It was a decade ago and a half ago. I remember the excitement I felt as I began to architect what I believed to be the best life possible. I was going to study computer networking and databases…yes, for real!
In my mind this would eventually lead me to a position where I could work from anywhere in the world. Of course that in turn led me to see myself on a beach in the tropics holding down the cyber-fort with my laptop.
My first position in corporate America was with a law firm for whom any chance of working remotely were quickly dashed. Next up was a consulting company. Working from a remote location was standard practice however being outside the continental US borders was not.
Kansas, no problem, Milwaukee, good as gold.
I left the consulting firm and started a travel company and a blog. My vision finally came true when I found myself sitting in a lounge chair out front of the Scooby Doo cafe on the harbor side of Lembongan Island, just east of Bali. Continue reading Island Lembongan and Leatherjackets
As my trip comes closer to its conclusion I have decided that one last full day on the beach would not be a bad idea. Place that beach on an idyllic island populated by next to nobody and you have a great relaxing day in the making.
Koh Tonsai, aka Rabbit Island, is just a 25 minute boat ride from the town of Kep. Kep is just a 40 minute bus ride from Kampot.
A series of thumps on my door at the Moliden followed by a very polite but urgent “Sir, Sir, Sir” roused me from my sleep. I was late. The bus for Kep was leaving at 7am and it was now 6:50am. I had to pack my stuff for the day, get downstairs, and make it to the bus depot in 10 minutes.
Luckily this is Kampot and very little is more than a few hundred yards away.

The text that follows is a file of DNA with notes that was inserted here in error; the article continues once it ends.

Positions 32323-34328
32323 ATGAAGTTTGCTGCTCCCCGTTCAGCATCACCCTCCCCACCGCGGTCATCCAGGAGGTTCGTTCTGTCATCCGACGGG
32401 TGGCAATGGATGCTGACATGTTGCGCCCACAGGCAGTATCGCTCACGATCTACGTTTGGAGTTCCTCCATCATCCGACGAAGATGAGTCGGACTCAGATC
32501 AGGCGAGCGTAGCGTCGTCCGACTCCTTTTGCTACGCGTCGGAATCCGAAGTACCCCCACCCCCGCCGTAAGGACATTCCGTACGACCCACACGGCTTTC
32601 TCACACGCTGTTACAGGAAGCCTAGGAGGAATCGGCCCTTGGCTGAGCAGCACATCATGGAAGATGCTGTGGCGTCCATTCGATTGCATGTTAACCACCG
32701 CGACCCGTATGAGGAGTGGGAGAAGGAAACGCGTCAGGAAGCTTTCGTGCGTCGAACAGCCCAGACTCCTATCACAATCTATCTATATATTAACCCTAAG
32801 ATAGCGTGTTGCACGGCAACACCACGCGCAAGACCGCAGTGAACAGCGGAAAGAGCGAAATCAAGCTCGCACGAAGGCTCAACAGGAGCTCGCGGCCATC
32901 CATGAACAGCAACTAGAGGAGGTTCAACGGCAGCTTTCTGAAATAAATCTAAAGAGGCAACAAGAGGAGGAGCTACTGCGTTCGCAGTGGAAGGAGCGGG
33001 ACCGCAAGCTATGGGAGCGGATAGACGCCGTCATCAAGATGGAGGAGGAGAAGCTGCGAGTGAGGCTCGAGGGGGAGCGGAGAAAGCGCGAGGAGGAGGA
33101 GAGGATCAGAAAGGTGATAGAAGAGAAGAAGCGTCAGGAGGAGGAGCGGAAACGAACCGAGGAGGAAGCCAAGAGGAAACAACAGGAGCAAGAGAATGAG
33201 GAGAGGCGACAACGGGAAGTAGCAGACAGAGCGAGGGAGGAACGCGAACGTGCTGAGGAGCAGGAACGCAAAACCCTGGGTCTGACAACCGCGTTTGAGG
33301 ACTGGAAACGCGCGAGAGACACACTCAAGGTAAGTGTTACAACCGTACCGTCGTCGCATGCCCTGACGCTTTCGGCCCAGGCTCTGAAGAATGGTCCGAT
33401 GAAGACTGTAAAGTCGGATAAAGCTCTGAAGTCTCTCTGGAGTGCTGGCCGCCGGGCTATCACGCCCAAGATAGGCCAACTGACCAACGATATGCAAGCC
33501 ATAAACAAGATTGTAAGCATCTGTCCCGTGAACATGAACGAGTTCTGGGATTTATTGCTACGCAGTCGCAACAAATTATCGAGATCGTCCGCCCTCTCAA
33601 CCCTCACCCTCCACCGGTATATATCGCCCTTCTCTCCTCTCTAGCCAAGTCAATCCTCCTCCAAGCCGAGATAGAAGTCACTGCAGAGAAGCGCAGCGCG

Even in my half-dazed one-legged flop around my room, as I pulled on pants and walked at the same time, I managed to pack all I needed. Mostly because I adopted the “just throw it all in a bag and hope for the best” method. Stumbling downstairs to the tuk-tuk Continue reading Black and Blue
Traveling by sea between islands in any developing country carries with it a certain amount of risk. Whether it be the fast boats on the Mekong, the island hoppers in Indonesia, or the Koh Rong Sihanoukville double decker, overloaded, elevated center of gravity, ferry.
The trip across to Koh Rong had been an adventure even though uneventful. Two older obnoxious Americans, the stereo-typical kind, had very loudly pointed out the sub-standard safety of the vessel.
The high seas and accompanying large waves caused our ship to bobble in the water like an apple in a cask. Tipping did not seem like an unreasonable outcome.
But with that said it was still not something you needed to vocalized the entire two hour journey.
That however was on the way over; not the way back.
The way back started out fine. Continue reading Stranded At Sea
My arrival in Sihanoukville was after a very long and disjointed journey via Phnom Penh. All in all about 15 hours. The first eight hours though were a little more unusual than I was expecting.
In Cambodia there is a bus that connects all the main centers; Phnom Penh, Siem Reap, and Battambang. It is a special bus.
It’s called the Hotel Bus.
All the regular seats have been replaced by beds; train sleeper-car type of beds. They are arranged in an upper and lower level on both sides of the aisle. Two mattresses per curtained unit. Four mattresses on each level across the width of the bus.
Yes, if traveling alone you spoon with a stranger!
The first stranger I was drafted to join was an older Cambodian man with a quick temper. He was adamant that he was not sharing with me. It may have been because Continue reading Spooning Strangers
I have been coming to a trifecta of beaches in a little town called Padang Bai for quite a few years now. It has always been my place of refuge when absolute relaxation, peace of mind, and beauty were all I was after. Unlike other places in Bali, Padang Bai has remained in an almost static state for as long as I can remember. It is not a destination town but more a thorough-fare for those transiting to other islands. Fortunately the secrets of Padang Bai had remained just that. On this return visit I was hoping for the same but had my doubts that reality would not live up to my expectations.
Continue reading Bali’s Three Little Secrets